A new software platform is giving farmers a way to integrate their smart contracts with a wider range of smart contracts, enabling them to sell and buy farm products with a fraction of the time required.
Dublin-based startup Etherium aims to create a software platform that will allow farmers to develop smart contracts that can be used by other farmers, and then run the smart contracts on Ethereum, a blockchain.
This means farmers can integrate smart contracts into their own farm-owned software to automate the process of selling and buying.
Etherium’s solution is already available to farmers in the UK.
It has been downloaded more than 12,000 times on Github and is available for developers to download, build, and deploy.
The company says it has received a number of positive feedback from farmers and has plans to expand its services.
The developer says it is not an Ethereum-based platform, but instead a suite of applications for a wide range of IoT devices, including the smart contract platform that it is building.
It is based on the Ethereum Blockchain, which is the most popular way to develop software.
“Etherum is built on Ethereum to allow farmers a simple, and efficient, way to run smart contracts in their own smart contracts,” said Simon Doolan, Etherium’s CEO and co-founder.
“This will help them to grow their business faster and lower the cost of their products, while still enabling them a range of services to connect to the Ethereum network.”
A smart contract in actionThe company plans to use the Ethereum blockchain to store and manage farm-own smart contracts for its platform.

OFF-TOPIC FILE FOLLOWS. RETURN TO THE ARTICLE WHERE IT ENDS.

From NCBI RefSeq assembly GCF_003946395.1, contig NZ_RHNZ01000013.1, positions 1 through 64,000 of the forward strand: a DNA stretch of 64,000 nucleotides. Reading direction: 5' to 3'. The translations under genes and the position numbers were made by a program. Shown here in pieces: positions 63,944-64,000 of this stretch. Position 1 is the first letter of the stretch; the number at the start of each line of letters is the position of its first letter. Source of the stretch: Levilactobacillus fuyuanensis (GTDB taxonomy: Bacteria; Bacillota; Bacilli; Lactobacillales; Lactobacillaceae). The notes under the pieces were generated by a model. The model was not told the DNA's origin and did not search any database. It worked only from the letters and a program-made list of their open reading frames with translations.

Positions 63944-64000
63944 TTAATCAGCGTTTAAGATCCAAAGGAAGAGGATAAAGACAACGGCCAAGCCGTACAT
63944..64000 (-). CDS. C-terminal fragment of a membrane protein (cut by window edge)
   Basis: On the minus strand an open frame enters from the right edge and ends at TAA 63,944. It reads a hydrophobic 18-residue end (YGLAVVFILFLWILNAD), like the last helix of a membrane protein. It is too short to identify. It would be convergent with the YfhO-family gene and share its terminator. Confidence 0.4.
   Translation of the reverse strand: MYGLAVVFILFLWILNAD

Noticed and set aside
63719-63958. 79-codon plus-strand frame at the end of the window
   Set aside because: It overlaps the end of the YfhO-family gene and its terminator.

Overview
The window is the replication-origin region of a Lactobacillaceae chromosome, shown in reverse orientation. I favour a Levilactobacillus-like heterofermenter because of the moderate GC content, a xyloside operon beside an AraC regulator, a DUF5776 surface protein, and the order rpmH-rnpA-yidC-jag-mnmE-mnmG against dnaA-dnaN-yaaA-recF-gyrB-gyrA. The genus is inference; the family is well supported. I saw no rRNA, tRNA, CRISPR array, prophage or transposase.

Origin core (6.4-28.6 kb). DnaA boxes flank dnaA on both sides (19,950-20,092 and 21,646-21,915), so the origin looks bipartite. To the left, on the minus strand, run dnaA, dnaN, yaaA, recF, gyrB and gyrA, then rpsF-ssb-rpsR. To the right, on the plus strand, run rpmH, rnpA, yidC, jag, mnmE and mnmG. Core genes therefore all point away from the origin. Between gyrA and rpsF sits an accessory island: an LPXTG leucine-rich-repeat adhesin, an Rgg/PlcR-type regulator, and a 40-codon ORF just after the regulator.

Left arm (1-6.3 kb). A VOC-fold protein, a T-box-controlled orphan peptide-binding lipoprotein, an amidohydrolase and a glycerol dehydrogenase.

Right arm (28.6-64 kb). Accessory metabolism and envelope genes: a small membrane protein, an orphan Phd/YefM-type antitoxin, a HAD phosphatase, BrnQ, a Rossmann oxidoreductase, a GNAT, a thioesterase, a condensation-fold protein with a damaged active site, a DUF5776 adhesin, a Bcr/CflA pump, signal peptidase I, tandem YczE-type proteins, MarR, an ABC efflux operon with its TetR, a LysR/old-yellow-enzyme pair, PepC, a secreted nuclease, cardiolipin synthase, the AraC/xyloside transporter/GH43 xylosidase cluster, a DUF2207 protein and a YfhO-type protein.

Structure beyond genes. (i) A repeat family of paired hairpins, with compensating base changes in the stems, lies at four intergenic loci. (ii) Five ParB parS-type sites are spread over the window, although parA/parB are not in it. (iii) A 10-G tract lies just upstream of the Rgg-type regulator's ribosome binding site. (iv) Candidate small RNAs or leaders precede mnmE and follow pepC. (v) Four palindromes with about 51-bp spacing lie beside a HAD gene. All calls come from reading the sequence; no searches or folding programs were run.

Farmers will be able to access their own code to run their smart contract.
They will also be able add third-party software to the smart-contract stack, such as third-parties such as an insurance provider or a land management company.
Doolan said farmers would be able use Etherium to add new services, such in the form of smart-certification and data analytics, that can allow them to track the progress of their farm, as well as to analyse the performance of their smart-capabilities.
“Our goal is to make it as easy as possible for farmers to integrate smart-trading, insurance, and farm management systems,” he said.
“It will allow them not only to build a farm-managed software platform, which can be deployed on the blockchain, but also to enable farmers to run these systems from the comfort of their homes, without the need for a complex server farm.”
The platform is available as a free download from Etherium.
Its developer team includes a number people from the Ethereum ecosystem, including Ethereum core developers, and developers who have worked on the platform since its launch in December.
One of the developers, Jonathan Taylor, said that he and other developers had been working on the Etherium project since January and that they had been developing the platform in parallel to other projects.
He said the team had been trying to make Etherium “as easy to use as possible” while ensuring it was not “too complex”.
“We are hoping to make this platform as easy to understand as possible,” he added.
The startup says the Ethereum smart contract stack has over 1,000 open issues and has over 500 contributors.
“We aim to get to 100% of our issues in less than a week,” said Doolen.
The platform has been released to the public for developers and is now available for download.
“There are no limits on the number of developers that can contribute to this project,” Doolant added.
“This is a great platform for us to build upon, and to bring together the various IoT and smart-tech companies that are working together on Ethereum.”